So now I’m slightly (emphasis here) more mobile and narcotic free. And bored. Time has little meaning. Though I do try to get up, make coffee/tea, and to at least have dinner at a normalish hour. Insomnia hasn’t exactly helped with the trying to keep a normal schedule. I want to sleep. I want to sleep more than 2 hours at a time. And if it’s not too much to ask, I want to do it at night, not at 11am.

I while away the hours on the internets, searching for jobs, obsessively checking FaceBook and Twitter (hey you never know when something interesting will come across the tubes). I’ve started my job search again (writing cover letters on narcotics just didn’t seem like a good idea). Also I’ve been able to start reading books (not just Cosmo type crap) again since I have some cognitive ability again. But this rediscovered cognitive streak is a double-edged sword. I am alert and with it, but its much easier to be on rest when you are stoned and don’t care that you are bored.

Things I have discovered this week:

  • My mail carrier is highly erratic.
  • The cats sleep close to 22 hours a day
  • Friends and family tend to send junk food or sugary treats for injuries. This is the last thing I need – I AM SITTING ON MY ASS ALL DAY. But thanks for them, they are tasty.
  • I used to like baths, now I detest the ordeal and the length of time they take
  • Eyebrows are hard to pluck on while on crutches
  • My toes are REALLY long
  • I know the drs and nurses and people don’t if I shave. I still care.
  • It’s a good thing I live in Durango because using a backpack as a purse is more acceptable than maybe anywhere else.
  • It better not get cold soon, or I’ll resort to having to wear leggings and a skirt since I have no pants that will fit over my cast. This idea terrifies me.

So I’m here, I’ll be here for a while. 3 weeks to be exact, until I can walk again. But for now, I have to go take a bath, and get ready for dinner. So at least I have 2 hours of something to do that isnt sitting on my bed using electronics.

Posted by: Miriam | 28/09/2010

Trials of the Tibia and Fibula, part 1

So 2 weeks ago, I was teaching little kids how to mountain bike. I loved this job, 8 year olds on bikes are fearless and hilarious. They bounce off of things (like trees and curbs and each other) with nary a scrape or a complaint. It is the 3rd week of bike camp and we finally get to hit up some trails. This is exciting. My co-coaches Bean, Ivan, Rob and I split up again and Rob and I get the same kids as we had last week. The Pterodactyls. We rock. The slightly more ‘mature’ kids think that I’m a goober when I ask them to make pterodactyl noises and then I proceed to make some resounding caw-caw noises as we head up the trail. At least they think I’m funny (I like to think I am, so its good to have that confirmation from children).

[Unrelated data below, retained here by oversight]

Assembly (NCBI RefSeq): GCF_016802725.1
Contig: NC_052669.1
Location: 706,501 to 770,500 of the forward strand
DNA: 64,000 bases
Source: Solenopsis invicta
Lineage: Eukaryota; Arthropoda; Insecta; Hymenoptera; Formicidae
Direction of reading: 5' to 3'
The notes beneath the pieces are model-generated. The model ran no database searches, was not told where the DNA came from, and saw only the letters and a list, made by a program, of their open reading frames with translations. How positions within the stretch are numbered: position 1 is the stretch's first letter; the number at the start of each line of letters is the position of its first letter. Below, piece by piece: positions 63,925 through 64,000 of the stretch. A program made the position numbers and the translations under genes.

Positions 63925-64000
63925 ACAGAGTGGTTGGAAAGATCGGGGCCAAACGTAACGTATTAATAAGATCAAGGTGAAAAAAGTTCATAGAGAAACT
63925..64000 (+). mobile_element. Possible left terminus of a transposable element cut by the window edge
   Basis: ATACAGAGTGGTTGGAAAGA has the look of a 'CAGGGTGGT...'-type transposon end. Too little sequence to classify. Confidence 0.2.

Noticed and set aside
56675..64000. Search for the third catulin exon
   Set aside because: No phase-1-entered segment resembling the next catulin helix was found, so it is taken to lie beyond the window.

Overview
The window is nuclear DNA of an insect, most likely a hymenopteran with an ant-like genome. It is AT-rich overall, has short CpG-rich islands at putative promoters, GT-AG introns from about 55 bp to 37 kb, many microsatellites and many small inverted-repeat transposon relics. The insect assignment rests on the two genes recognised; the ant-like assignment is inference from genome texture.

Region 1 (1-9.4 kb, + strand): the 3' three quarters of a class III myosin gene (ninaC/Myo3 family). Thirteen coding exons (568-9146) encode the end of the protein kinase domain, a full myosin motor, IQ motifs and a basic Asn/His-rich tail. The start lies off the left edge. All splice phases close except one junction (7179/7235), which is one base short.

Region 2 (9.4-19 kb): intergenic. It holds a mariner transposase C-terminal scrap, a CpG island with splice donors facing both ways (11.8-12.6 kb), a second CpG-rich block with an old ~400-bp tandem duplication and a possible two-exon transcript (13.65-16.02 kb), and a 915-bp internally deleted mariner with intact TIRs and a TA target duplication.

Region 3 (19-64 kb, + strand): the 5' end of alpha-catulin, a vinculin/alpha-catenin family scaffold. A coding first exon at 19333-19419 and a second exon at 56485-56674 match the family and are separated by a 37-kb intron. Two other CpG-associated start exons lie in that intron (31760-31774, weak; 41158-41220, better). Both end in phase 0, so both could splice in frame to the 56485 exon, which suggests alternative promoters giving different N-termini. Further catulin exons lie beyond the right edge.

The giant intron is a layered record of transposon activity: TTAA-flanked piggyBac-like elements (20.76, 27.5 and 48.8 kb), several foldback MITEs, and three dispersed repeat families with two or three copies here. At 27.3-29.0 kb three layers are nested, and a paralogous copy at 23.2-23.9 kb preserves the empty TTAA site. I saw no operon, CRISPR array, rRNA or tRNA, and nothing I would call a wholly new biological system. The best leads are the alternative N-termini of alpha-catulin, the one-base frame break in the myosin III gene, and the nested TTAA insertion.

I’m the back, where I usually am. Rob takes the ballsy kids up front and I get to work on the mental fortitude, self-esteem, and self-confidence of the slower kids. These are the kids I like to hang out with. I like to see them grow and blossom. I like high fives and fist bumps and I love it when they accomplish something they didn’t think they could. It’s this look of surprise, and then a smile, and then a bit of pride, and sometimes they want to do it again (and I get to tell them, yes, you can do that 10 more times if you want!). They get affirmation from an adult who isn’t a parent or a teacher, someone who is more of a mentor, a grown up with whom they get to hang out and do fun stuff. These are my kids. Why? because I was them once upon a time.

God, I love my job.

A few things to remember, when you are three and a half feet tall: little obstacles look big, your legs are short, and bikes have 24″ wheels. So we go slow. I have never considered myself particularity fast when I ride. But, oh wow, its slow going sometimes especially uphill (which is the only part of mountain biking I occasionally consider myself skilled at – granted I’m a  Cat 2 who would have been forced upgraded to a Cat 1 status if I had raced anymore in 2009, state champion, and I ride with my pro friends – I just don’t think of myself as fast, in reality I’m not slow either).

So here we are. Going slow around a couple of innocuous corners. Like walking speed – walking speed when you’re 8. I remember thinking as I fell, I should have walked. But by mid fall, it’s a little too late for those realizations. I tried to unclip my left foot, my upslope foot. Nada. I started leaning into the corner, down slope. I unclip with my right foot to catch myself. That is about where I stop really remembering – it all happened so damn fast. I must have taken a big step, landed off kilter on a rock and folded my ankle under me. I have a tire bruise on the back of my left calf and a major top tube or saddle bruise on the inside of my right thigh. The bike ended up drive train side down, but I was standing on my left foot facing the bike, slightly dangly right foot in the air, all Kung Fu crane pose like. Then I sat down.